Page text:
Thursday, September 1, 2011

Pros and Cons of Geothermal Heating

Perhaps you have an older home you wish to modernize, or maybe you have had so many problems with your current HVAC system that you are ready to try something different. Geothermal heating is an option that provides heat to your home through pipes and a heat pump. Since the heat is sourced from the ground, hence the name, your HVAC contractor will lay the pipes in trenches dug into your property to create the closed circuit needed to keep your house warm. The heat pump takes the water in this circuit and produces the warmth which is circulated throughout your house.

Geothermal systems can work with under floor heating systems or immersion systems. Question is, is this type of HVAC right for you? As with other types of heat management systems, geothermal has its pros and cons. Let's take a look at some of them.


If you are eco-minded, you will be pleased to know that geothermal heating is a good way to go green. Heat is derived from a source that doesn't require mining, and you are less likely to create a hazard through this natural method of keeping your house warm. You could discover a good reduction in energy bills as a result.

Geothermal heating also does not require a lot of maintenance to run. You are not responsible for cleaning a chimney or refilling an oil tank, and you will rarely need to call a repairman. This heating method provides an energy efficient method of keeping your house comfortable in any season.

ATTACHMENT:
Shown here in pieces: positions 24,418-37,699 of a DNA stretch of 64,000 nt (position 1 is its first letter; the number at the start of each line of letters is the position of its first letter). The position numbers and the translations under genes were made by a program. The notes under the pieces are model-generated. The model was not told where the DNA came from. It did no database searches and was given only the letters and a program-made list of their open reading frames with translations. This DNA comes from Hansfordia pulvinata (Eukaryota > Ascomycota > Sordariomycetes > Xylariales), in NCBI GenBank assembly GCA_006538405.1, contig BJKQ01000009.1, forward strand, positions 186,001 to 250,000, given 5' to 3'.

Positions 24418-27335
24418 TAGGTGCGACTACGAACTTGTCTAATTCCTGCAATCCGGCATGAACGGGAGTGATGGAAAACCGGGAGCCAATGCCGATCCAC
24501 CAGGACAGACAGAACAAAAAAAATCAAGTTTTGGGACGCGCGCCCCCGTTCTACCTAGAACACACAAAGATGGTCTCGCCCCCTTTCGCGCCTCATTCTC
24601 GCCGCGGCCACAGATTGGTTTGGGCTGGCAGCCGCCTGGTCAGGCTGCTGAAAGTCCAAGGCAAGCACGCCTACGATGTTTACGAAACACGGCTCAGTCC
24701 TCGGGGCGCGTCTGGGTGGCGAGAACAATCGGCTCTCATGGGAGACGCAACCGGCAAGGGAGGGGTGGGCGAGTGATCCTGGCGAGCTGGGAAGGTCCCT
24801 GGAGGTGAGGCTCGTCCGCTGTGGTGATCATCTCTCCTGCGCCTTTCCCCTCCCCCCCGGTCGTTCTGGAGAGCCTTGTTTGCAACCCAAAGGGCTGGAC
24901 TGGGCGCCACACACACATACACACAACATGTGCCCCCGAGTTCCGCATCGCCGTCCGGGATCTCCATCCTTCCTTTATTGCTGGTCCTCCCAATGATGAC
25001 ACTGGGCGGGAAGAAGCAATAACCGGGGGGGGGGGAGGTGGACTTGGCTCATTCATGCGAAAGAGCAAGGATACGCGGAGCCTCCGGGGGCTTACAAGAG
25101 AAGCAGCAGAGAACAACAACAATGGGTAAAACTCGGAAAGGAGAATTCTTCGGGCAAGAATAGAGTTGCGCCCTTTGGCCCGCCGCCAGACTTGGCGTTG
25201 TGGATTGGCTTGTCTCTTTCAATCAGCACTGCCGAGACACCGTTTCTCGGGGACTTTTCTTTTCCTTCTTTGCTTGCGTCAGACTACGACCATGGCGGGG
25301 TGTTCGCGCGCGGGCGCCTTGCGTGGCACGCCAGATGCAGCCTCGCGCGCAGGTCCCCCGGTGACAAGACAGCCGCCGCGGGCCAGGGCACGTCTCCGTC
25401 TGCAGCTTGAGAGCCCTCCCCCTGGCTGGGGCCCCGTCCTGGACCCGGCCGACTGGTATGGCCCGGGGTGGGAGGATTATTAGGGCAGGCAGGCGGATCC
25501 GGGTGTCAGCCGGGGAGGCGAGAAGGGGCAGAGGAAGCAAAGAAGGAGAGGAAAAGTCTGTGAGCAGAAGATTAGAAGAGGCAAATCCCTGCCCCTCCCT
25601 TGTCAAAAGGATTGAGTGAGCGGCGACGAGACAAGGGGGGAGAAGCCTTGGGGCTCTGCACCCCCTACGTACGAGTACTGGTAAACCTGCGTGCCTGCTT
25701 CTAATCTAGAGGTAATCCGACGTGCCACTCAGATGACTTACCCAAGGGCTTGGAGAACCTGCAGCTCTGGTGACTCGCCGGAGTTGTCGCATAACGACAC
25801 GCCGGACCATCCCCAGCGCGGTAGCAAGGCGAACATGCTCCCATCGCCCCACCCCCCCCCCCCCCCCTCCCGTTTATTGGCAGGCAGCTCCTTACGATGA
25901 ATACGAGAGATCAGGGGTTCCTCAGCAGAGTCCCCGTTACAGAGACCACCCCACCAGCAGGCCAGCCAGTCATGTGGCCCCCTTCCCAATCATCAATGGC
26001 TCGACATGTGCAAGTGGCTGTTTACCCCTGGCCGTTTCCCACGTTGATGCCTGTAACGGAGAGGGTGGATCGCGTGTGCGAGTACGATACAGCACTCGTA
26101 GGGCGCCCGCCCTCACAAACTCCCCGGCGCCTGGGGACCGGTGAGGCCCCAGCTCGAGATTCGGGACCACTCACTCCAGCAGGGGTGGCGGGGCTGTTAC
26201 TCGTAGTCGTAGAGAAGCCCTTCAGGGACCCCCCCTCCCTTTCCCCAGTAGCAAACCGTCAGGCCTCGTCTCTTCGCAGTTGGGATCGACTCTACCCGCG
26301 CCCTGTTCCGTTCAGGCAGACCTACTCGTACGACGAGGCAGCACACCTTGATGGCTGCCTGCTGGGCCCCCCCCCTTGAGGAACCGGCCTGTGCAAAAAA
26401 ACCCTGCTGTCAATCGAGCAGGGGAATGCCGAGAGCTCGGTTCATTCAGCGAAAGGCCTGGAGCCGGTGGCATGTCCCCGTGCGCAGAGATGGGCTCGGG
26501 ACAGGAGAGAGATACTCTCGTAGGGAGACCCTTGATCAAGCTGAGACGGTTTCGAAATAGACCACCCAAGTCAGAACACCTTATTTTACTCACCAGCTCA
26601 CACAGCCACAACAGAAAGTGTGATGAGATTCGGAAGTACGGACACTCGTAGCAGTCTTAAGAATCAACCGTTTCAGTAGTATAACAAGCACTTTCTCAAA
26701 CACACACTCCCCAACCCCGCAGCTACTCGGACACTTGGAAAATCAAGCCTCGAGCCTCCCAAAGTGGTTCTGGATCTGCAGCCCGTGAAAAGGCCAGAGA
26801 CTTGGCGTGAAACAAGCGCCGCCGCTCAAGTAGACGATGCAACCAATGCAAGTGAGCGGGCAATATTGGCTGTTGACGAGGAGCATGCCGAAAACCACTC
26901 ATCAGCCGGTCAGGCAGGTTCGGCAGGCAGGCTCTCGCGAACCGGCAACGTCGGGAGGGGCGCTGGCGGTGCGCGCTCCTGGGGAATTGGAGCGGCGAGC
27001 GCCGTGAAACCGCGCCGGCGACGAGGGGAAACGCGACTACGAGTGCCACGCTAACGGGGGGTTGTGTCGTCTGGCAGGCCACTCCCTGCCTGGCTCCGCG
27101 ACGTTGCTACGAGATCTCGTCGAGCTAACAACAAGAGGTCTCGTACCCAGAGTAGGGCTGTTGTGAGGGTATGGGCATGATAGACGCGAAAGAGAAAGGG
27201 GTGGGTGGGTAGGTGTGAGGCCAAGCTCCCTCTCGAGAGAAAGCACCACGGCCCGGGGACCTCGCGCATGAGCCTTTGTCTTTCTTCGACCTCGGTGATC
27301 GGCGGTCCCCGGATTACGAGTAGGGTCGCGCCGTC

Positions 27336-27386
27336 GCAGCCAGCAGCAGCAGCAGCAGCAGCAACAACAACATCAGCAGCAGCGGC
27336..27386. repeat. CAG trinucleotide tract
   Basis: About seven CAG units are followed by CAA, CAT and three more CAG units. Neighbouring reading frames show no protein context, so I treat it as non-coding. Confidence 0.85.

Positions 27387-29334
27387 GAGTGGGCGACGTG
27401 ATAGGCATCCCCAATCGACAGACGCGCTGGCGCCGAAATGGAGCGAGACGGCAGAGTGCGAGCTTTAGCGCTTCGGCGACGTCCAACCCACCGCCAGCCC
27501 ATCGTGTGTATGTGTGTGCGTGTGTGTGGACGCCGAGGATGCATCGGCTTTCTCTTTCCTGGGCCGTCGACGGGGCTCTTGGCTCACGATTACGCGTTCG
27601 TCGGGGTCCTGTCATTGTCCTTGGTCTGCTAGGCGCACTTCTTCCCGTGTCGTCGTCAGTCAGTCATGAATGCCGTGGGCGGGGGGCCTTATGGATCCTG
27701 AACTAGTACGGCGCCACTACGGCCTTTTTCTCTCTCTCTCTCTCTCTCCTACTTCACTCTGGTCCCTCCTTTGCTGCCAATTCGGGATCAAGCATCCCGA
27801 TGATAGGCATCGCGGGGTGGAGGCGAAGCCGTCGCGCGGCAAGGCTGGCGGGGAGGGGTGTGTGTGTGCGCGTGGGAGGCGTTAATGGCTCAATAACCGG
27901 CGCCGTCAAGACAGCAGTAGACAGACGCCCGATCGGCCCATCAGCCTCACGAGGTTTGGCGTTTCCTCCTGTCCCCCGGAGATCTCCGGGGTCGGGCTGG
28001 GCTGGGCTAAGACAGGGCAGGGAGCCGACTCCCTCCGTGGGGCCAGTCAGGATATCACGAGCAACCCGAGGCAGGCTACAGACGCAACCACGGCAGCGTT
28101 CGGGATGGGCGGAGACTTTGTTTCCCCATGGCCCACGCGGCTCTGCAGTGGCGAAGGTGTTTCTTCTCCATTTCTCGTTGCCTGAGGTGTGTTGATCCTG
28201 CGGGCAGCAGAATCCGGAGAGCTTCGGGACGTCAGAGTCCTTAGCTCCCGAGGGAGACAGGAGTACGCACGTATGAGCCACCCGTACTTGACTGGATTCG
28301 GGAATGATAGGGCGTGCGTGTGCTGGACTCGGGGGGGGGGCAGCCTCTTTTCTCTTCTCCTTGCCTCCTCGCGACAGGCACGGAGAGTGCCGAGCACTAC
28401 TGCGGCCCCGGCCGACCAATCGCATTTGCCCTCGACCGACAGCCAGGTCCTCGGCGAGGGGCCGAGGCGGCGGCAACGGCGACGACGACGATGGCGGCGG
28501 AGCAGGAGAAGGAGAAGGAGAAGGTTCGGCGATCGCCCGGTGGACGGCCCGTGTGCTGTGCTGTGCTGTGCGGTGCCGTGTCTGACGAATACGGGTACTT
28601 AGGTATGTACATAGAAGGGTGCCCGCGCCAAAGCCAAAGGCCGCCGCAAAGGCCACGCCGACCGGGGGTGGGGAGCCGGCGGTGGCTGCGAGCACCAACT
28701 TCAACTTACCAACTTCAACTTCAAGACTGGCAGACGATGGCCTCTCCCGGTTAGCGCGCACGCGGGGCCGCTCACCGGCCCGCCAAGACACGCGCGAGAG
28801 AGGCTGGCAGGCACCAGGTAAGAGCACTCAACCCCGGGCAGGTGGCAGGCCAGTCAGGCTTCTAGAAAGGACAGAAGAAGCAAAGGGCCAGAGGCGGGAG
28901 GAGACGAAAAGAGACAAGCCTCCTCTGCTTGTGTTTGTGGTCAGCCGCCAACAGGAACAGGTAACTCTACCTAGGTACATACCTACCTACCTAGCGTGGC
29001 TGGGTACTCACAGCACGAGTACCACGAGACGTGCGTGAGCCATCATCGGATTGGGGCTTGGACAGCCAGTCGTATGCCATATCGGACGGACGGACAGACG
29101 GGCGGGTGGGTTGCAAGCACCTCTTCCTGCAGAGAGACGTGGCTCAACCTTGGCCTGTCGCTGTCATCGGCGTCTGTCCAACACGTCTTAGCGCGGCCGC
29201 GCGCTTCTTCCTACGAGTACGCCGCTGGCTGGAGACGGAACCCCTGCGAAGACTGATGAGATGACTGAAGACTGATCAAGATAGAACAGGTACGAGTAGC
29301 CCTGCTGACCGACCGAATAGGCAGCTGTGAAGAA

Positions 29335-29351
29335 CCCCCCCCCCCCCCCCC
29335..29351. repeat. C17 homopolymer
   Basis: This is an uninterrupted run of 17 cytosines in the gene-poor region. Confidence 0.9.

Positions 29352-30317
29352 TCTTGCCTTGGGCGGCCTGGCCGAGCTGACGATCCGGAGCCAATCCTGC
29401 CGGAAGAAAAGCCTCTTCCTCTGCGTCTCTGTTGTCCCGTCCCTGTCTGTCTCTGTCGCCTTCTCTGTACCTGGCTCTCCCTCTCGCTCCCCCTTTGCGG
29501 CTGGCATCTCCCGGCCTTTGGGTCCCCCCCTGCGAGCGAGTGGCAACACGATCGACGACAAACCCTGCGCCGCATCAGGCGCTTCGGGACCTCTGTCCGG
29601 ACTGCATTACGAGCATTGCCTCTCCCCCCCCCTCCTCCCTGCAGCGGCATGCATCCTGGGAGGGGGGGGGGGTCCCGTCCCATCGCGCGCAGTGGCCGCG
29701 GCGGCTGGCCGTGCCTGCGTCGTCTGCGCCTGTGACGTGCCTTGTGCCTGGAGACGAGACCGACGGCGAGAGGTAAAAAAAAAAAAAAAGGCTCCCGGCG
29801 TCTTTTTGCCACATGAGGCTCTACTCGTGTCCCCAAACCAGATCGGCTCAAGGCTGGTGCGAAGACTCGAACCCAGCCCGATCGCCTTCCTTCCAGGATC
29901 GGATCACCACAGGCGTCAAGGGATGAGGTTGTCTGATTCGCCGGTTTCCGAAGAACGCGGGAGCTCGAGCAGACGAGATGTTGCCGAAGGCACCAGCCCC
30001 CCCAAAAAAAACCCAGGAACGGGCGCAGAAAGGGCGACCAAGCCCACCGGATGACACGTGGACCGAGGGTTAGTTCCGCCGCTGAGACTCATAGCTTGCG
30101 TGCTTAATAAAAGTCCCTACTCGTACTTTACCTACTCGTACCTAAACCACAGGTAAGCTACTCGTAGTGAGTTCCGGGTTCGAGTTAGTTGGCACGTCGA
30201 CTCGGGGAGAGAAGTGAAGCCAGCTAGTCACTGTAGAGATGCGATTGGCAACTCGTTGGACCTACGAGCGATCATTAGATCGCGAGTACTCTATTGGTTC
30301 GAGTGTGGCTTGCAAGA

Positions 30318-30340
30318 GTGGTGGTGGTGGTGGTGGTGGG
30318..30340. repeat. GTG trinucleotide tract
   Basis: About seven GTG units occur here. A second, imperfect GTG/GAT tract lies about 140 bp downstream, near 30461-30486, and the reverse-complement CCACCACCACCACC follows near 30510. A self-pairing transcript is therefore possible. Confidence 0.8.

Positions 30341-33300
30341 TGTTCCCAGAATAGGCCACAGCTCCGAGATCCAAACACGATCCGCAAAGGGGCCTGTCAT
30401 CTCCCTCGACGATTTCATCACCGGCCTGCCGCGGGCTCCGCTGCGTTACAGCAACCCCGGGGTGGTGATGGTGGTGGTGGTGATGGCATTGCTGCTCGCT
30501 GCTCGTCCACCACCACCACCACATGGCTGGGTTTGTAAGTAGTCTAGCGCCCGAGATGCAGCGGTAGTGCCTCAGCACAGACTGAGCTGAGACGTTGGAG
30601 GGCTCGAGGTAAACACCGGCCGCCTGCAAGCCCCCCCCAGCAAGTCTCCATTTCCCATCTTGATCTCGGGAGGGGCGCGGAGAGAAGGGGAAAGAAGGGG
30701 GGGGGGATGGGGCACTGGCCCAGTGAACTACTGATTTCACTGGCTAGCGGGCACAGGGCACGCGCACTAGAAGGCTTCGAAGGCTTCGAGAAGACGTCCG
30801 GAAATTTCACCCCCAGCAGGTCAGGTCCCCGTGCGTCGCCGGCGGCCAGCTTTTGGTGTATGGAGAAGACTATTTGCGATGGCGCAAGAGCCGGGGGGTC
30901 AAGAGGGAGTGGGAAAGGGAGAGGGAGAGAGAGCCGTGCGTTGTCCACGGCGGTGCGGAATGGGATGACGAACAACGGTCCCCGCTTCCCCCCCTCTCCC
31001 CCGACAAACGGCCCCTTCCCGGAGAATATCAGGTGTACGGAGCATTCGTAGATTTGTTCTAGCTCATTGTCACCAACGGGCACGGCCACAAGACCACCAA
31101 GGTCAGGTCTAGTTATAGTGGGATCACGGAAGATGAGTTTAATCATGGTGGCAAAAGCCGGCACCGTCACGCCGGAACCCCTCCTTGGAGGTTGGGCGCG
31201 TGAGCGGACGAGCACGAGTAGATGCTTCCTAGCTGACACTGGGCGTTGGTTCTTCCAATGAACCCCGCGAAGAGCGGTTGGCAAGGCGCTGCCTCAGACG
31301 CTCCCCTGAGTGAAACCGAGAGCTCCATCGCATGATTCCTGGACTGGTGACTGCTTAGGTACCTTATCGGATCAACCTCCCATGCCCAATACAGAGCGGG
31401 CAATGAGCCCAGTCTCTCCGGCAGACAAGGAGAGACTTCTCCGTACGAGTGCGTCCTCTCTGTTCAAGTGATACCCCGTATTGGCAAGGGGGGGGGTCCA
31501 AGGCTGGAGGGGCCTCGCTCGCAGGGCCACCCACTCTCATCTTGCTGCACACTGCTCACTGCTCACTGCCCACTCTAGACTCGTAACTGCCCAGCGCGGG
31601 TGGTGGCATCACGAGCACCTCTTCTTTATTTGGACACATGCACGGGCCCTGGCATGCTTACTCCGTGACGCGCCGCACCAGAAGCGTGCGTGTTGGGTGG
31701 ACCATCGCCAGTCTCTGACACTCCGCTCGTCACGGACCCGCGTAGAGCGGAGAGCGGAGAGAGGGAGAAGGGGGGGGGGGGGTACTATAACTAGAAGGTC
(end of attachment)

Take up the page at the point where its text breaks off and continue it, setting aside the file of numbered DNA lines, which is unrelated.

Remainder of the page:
While the source of the heat is energy efficient and environmentally friendly, bear in mind that not all equipment works the same way. More than likely you'll use the same source for cooling your home, which means using refrigerants to power your pump. You will need to look hard for eco-friendly equipment.

Depending on where you live, you may need permission to have the pipes laid. For geothermal heating to work properly, you will need quite a bit of space, and if you live in an attached home or condo this might not be possible.

Also, the initial cost of digging the trenches could set you back. Granted, geothermal heating could save you in the long run, but note you may need to make a sizable investment up front.

Is geothermal heating for you? Weigh the pros and cons of the system to determine if it will work for your home.

Kathryn Lively is a freelance writer specializing in articles on  Newport News HVAC services.